When I have looked at braze-spatter on parts, and then evaluated how the brazing paste is being applied to the parts, I’ve come to a few conclusions about the causes of braze-spattering:
1. Braze spatter does not seem to occur when solid BFM is used (rod, wire, or preform rings) when furnace brazing (or torch or induction brazing). Thus, braze-spattering only seems to happen when brazing-paste is being used. It is important to note, and understand, that most BFM-pastes consist of a blend of a water-based gel-binder as a carrier for a BFM powder.
2. Spattering seems to be related, too, to how much gel-binder is used in the BFM paste. BFM-powder to gel-binder ratios is usually expressed as a percent by weight ratios, such as 80/20, or 90/10. This means that the paste consists of 80-percent by weight of BFM powder, and only 20-percent by weight of gel-binder, or 90-percent metal by weight, etc. Obviously, since the metal is much, much heavier than the gel binder, then an 80/20 ratio brazing paste might actually consist of almost equal volumes of powder and gel-binder in order to meet the weight-ratio requirements. If someone is using a 60/40 ratio paste, then it’s quite possible that there is a much greater volume of gel-binder than powder in that paste! All of that binder must completely volatilize if good brazing is to occur.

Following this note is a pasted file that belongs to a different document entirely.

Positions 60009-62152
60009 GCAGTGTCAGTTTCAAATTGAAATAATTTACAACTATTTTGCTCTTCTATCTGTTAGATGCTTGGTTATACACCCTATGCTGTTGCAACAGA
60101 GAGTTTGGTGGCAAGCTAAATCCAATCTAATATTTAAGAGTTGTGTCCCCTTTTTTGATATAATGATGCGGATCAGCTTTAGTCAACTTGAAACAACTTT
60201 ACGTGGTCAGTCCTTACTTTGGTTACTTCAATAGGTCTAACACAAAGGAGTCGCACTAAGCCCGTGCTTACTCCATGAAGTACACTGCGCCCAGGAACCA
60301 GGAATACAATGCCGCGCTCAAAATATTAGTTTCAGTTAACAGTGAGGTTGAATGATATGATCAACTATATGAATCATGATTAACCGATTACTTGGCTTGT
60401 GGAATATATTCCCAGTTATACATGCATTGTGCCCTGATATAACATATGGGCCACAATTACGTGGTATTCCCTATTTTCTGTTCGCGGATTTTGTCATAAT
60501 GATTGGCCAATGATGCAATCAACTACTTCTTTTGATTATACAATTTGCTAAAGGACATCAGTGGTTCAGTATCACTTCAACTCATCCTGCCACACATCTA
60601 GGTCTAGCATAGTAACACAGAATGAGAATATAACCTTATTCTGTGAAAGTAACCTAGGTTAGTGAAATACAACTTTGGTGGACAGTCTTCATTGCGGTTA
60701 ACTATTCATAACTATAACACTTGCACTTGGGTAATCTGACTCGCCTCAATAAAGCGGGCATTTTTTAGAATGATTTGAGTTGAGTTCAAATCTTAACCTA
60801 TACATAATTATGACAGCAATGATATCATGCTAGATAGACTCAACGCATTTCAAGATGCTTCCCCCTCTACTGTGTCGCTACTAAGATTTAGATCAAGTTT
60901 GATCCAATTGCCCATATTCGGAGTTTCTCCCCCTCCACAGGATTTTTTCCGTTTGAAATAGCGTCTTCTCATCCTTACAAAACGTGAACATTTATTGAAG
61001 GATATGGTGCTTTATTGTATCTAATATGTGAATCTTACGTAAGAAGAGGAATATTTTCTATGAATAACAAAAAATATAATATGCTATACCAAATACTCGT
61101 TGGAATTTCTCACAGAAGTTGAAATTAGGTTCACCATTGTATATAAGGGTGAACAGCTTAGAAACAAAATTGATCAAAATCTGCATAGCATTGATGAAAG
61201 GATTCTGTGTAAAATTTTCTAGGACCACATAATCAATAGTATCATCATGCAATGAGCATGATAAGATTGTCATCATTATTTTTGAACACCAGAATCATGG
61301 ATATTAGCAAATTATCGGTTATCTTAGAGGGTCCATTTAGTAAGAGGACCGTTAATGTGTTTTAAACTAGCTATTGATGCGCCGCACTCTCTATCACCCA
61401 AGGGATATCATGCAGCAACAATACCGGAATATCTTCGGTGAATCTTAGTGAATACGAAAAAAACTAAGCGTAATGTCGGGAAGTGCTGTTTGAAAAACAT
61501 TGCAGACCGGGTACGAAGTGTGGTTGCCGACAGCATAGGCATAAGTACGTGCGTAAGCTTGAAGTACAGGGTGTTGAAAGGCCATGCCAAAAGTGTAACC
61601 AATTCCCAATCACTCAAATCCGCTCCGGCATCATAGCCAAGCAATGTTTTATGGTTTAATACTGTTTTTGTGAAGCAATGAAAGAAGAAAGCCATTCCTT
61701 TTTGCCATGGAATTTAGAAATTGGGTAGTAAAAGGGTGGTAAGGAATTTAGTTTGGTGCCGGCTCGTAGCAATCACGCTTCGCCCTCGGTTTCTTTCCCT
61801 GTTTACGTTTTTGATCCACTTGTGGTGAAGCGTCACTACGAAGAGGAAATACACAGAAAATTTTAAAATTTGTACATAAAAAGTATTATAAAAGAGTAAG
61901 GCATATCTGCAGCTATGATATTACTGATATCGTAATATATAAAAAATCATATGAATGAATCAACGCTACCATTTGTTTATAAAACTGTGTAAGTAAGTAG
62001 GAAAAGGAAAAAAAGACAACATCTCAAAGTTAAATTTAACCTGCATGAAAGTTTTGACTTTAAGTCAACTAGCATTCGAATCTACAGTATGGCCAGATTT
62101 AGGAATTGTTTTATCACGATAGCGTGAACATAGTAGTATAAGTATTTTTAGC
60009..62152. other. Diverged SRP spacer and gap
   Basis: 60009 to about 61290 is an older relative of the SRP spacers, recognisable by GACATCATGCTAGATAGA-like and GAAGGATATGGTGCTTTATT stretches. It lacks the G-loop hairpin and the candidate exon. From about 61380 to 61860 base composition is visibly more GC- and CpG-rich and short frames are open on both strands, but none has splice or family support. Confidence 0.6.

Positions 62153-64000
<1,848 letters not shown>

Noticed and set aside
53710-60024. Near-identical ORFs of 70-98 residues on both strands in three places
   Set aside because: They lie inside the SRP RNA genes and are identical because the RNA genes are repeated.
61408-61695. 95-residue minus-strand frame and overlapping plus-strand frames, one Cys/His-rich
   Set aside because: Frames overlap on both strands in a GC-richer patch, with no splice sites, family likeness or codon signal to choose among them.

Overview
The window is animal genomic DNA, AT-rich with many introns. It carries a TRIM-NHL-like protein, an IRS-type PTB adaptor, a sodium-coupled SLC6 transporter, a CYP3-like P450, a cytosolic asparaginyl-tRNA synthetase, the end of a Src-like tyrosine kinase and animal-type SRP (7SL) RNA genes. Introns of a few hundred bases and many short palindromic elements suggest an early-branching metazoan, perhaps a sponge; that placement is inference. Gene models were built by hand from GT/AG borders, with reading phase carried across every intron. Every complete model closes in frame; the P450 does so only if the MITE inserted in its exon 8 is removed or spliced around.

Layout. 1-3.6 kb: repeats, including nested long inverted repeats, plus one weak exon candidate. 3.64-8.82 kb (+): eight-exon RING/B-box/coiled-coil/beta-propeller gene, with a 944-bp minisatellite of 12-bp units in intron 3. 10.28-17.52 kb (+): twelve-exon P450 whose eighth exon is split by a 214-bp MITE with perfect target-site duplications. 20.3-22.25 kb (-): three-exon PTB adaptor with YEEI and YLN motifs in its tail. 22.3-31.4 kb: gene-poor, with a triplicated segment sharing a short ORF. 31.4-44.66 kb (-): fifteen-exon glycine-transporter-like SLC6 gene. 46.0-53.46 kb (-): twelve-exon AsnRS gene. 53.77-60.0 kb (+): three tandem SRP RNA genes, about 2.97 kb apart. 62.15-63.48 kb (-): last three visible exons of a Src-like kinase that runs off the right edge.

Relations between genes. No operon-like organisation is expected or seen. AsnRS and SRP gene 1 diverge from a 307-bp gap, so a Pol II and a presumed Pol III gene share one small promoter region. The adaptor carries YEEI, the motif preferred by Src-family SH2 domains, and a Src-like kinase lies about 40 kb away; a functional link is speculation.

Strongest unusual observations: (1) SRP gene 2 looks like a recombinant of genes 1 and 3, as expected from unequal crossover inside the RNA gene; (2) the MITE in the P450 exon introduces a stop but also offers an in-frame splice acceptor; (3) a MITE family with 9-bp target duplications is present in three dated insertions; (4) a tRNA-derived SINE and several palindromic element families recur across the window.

3. Spattering seems to be more prevalent when the thickness of the applied paste-bead is large.
4. Spattering seems to occur much more readily when very rapid heating rates are being used.
5. Spattering seems to be more prevalent if the size of the BFM powder grains is large (i.e., coarse mesh powder).
Notice that only one of the factors above relates to worker-variability, namely, item#3. Part of worker training should, in my opinion, involve training each person about the items in this article, so that the workers will not try to put on paste-beads that are too thick to properly dry, melt, and flow during the brazing process.
Let’s look at some of these factors more closely.